‘Bad phrasing in budget speech caused confusion on EPF tax proposal’
Finance minister Arun Jaitley had announced in his Budget that 40% of an individual’s accumulated corpus in the EPF and NPS scheme would not be taxed at the time of withdrawal.union budget Updated: Mar 06, 2016 09:28 IST
Union revenue secretary Hasmukh Adhia has defended the proposal to tax Employee’s Provident Fund withdrawals, saying the intention was only to encourage investment in pension schemes, but the phrasing in the Budget speech caused the confusion.
“The entire thing happened not because of any illogicality in the step but due to the communication gap,” Adhia said on Saturday at an interaction on Budget at the Ahmedabad Management Association in the city.
“In the budget we try to concise the speech by minimising the words. If it goes beyond 1 hour and 30 minutes it becomes boring. When we were reducing the number of words and when it came to this paragraph we chopped it off and that is how the problem occurred,” Adhia said.
“If we had paraphrased this paragraph differently then less confusion would have been created.”
The government has in fact continued with the policy of exempting EPF at all three stages (entry, during the scheme and exit), he argued.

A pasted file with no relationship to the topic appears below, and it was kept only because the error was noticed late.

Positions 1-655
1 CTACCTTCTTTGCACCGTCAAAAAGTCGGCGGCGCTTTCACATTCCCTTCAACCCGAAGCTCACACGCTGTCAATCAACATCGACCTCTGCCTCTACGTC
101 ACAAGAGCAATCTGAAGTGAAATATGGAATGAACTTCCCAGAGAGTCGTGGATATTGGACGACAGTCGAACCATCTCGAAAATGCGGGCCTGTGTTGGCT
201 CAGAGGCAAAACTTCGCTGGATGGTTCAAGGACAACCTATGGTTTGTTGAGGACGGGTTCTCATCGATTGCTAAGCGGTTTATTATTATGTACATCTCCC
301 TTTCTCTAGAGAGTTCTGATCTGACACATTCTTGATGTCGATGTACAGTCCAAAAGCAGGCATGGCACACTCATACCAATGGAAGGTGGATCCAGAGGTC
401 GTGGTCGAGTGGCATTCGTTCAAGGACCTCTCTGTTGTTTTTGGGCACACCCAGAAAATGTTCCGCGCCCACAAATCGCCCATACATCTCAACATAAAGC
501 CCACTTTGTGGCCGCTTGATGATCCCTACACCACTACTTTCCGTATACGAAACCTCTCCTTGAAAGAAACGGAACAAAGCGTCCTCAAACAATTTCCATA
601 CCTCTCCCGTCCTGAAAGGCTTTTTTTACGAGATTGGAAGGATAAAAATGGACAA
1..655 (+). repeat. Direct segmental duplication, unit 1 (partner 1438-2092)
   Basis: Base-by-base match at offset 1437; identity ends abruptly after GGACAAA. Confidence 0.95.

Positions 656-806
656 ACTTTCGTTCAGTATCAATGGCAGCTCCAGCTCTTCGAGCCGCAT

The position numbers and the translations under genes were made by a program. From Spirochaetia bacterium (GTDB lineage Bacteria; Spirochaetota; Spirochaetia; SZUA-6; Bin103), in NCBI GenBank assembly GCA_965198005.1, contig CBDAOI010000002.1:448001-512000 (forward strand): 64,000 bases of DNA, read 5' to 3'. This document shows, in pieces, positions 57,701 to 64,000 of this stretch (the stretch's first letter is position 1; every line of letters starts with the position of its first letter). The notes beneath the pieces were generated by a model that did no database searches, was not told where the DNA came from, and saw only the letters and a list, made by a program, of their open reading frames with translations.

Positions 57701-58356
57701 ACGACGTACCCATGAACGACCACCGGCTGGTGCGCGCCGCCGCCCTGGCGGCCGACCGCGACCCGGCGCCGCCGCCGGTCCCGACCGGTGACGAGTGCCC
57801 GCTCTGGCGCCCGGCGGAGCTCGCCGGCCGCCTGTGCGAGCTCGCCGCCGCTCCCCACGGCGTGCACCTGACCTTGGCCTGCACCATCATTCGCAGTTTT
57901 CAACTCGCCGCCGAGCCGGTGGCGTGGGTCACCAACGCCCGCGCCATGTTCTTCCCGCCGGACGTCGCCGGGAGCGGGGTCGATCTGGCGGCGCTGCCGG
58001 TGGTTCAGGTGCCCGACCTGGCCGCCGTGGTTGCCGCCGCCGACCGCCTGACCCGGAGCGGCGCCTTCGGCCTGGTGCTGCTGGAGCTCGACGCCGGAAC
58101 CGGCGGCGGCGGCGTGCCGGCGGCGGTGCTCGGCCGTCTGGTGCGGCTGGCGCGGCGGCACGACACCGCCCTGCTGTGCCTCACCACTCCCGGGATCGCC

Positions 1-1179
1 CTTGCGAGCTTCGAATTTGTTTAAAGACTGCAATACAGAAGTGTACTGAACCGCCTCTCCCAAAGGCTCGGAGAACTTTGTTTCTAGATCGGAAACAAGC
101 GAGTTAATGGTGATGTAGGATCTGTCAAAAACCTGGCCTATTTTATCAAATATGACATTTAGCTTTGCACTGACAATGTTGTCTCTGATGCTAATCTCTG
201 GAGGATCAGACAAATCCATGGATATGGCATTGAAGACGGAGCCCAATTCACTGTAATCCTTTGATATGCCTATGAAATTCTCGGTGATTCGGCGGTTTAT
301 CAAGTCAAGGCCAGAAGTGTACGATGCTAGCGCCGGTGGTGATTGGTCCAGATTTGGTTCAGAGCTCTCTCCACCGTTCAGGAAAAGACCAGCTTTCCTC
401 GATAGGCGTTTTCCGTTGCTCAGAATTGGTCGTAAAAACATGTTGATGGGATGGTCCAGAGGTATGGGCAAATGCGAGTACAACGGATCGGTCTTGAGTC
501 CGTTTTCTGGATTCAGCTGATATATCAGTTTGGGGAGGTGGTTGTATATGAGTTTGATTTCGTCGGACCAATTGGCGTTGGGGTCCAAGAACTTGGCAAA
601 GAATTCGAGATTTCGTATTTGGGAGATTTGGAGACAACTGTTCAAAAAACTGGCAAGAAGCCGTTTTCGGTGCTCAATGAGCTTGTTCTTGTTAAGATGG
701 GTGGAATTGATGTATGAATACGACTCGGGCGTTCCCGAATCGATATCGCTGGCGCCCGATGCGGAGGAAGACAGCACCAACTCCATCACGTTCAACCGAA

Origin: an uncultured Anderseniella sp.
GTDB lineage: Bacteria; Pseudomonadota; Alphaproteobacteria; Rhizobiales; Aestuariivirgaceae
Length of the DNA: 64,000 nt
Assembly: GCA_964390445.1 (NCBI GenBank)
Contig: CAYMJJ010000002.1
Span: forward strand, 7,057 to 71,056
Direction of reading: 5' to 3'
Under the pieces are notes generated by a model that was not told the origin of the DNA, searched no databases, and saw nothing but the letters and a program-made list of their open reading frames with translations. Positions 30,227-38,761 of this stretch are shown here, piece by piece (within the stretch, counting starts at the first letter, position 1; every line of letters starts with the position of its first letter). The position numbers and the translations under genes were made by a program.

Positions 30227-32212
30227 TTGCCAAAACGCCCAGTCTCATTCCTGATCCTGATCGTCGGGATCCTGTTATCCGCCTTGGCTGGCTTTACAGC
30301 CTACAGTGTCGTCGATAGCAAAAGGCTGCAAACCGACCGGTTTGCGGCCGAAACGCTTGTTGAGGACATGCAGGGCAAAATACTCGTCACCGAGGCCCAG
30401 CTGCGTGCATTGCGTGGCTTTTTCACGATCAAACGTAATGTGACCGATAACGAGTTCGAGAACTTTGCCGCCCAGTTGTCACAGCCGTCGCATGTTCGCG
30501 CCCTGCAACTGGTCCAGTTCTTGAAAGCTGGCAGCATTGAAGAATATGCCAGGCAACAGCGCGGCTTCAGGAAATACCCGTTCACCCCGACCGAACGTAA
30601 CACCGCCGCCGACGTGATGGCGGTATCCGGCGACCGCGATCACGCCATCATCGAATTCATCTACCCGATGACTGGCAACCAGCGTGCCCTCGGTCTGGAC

“We have not said that we will be taxing remaining 60% (of withdrawn EPF). The first 40% is totally exempt. Regarding remaining 60% the expectation is you should put it in some pension scheme....To encourage people to put their money in pension products we have said if you put the remaining 60% in annuity scheme it will not be taxed....original corpus after your death will go to your heir and that will also be tax exempt,” he said.
“So in a way we have continued exempt, exempt, exempt scheme, but with a time period,” he said.
“We do not wish to get anything out of this, it is not a revenue mobilisation effort,” Adiha said.
“The finance minister has already said that he will make the announcement on it in a very short time (in Parliament)”, he noted.
Finance minister Arun Jaitley had announced in his budget last month that 40% of an individual’s accumulated corpus in the Employees’ Provident Fund (EPF) and National Pension System (NPS) scheme would not be taxed at the time of withdrawal.
This was taken to mean that the remaining 60% was taxable. Withdrawals from EPF, or retirement savings of private sector employees, are now entirely tax-free.
A day after the budget, the government had hinted that it was open to modifying the rule to tax only the interest earned on 60% of the EPF contributions made after April 1, 2016.